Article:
And of course I like this, of course I am drawn in at once, intrigued immediately.  Not only because, here again is that thing I love about what happens all over this kind of writing, whatever you choose to call it (or whatever I choose to call it, which you then disagree about), this borrowing of something from somewhere else, to make us look a little differently at the thing we’re looking at.  Not only because of that, but also because (and here I don’t even need the next sentence, about how Bryson is talking about still life painting in his book, though it is like a confirmation of what I’ve already suspected, in having decided to stop and linger here, not even a page into this book I have just opened) I think at once of Mark Doty’s Still Life with Oysters and Lemon, go looking for and find it, become lost in places far beyond what I meant for the morning.

I read of how, in the evolution of still life as a genre, the earlier paintings of indulgence give way to something more rigorous, certainly more poetic—compositions in which the terms are reduced, and their import seems to lie not in plenty but in the poetry of relation: here is the sharpness and translucency of lemon beside the differently fragrant and more solid body of fish; here is light on a white damask cloth, a knife, a loaf of bread.  Here are harmonies and gradations of texture, of scent, of flavor, of light; look at these degrees of reflectivity, the way each of these elements responds to light’s lavish attentions.  “Lavish” is the word, though the bounty of the earlier paintings is gone; this is the realm of the ordinary sublime: the extraordinary, daily behavior of light.  The important event in the distance has vanished; the important event is here, now.

I consider how this is a language filled with the substance of worldly things, those containers of feeling and experience, memory and time.  And that this is why such paintings (and perhaps too, such poems) “increase the store of reality”—they offer us more images, more world.

I read of something vibrant in the quality of attention itself (a gaze that binds us to the world...), and of how Coorte’s asparagus, his gooseberries and shells, [distils] this quality down to its quietest, most startling essence: the eye suffuses what it sees with an I.  Not “I” in the sense of my story, the particulars of my life, the way my father tended his old asparagus beds each spring, the way my beloved loved the forms and colors of shells.  But “I” as the quickest, subtlest thing we are: a moment of attention, an intimate engagement.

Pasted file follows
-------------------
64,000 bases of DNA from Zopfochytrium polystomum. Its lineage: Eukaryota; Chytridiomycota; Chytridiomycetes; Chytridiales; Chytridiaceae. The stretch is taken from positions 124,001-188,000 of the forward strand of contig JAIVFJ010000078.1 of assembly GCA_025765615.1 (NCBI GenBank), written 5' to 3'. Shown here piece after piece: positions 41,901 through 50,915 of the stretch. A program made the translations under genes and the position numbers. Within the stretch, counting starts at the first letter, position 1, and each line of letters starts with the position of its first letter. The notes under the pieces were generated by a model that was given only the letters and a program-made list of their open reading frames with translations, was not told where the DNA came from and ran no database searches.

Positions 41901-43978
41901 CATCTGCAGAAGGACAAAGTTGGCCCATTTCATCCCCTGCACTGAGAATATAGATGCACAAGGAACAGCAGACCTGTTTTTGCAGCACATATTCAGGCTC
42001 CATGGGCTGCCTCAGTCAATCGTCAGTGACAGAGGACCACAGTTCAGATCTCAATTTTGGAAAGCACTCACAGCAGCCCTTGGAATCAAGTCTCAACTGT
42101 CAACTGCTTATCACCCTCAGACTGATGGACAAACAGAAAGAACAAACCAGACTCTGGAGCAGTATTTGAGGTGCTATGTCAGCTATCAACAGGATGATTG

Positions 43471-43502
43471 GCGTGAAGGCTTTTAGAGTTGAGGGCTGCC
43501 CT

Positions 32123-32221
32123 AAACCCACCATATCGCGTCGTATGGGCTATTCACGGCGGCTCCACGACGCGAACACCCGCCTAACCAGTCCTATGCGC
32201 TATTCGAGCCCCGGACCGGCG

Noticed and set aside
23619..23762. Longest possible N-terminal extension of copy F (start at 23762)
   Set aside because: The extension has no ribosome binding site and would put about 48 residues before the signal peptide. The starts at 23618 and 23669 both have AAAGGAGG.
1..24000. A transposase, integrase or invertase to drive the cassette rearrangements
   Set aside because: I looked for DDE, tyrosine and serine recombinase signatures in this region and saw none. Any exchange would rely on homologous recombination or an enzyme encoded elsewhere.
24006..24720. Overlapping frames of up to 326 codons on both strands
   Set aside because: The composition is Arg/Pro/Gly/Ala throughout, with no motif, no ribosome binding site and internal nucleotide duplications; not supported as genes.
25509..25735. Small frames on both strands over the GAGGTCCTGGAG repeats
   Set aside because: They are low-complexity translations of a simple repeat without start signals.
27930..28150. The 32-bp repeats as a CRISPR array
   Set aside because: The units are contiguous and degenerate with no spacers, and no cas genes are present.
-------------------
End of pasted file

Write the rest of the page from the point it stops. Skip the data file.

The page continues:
I think of the bread and the knife, of qualia and quiddity and thisness.


[nightingaleshiraz] [?]
[Santo Spirito, Firenze]
[venerdì 09 febbraio 2018 ore 13:19:23] []

From an ever-growing grab-bag of thoughts on oneness...

...this from Peter Høeg, via Smilla's Sense Of Snow: I feel the same way about solitude as some people feel about the blessing of the church.  It's the light of grace for me.  I never close my door behind me without the awareness that I am carrying out an act of mercy toward myself.

And this from Rilke (because of course there would be Rilke), via John Banville at The New York Review of Books: I am my own circle, and a movement inward...

This from me, in an email to a former student: I’m so glad you’re thinking about doing this.  Especially that part about not wanting to wait around anymore for the person.  The person is you.  Despite how it might sometimes seem, the odds are pretty decent that, starting some time sooner or later, you will no longer be single, and the non-singleness may well last a long time.  So do some things this way too, while you can.

This from Arkaye Kierulf, via this wonderful, quiet place: Sometimes wars are waged because there are too many people in too few rooms.

And this too, somewhat tangentially, from me: I like the word “single.”  It does not allow as easily for the kind of immediate negativity that the word “alone” seems to let into its bedroom.


[nightingaleshiraz] [?]
[Santo Spirito, Firenze]
[mercoledì 07 febbraio 2018 ore 09:02:19] []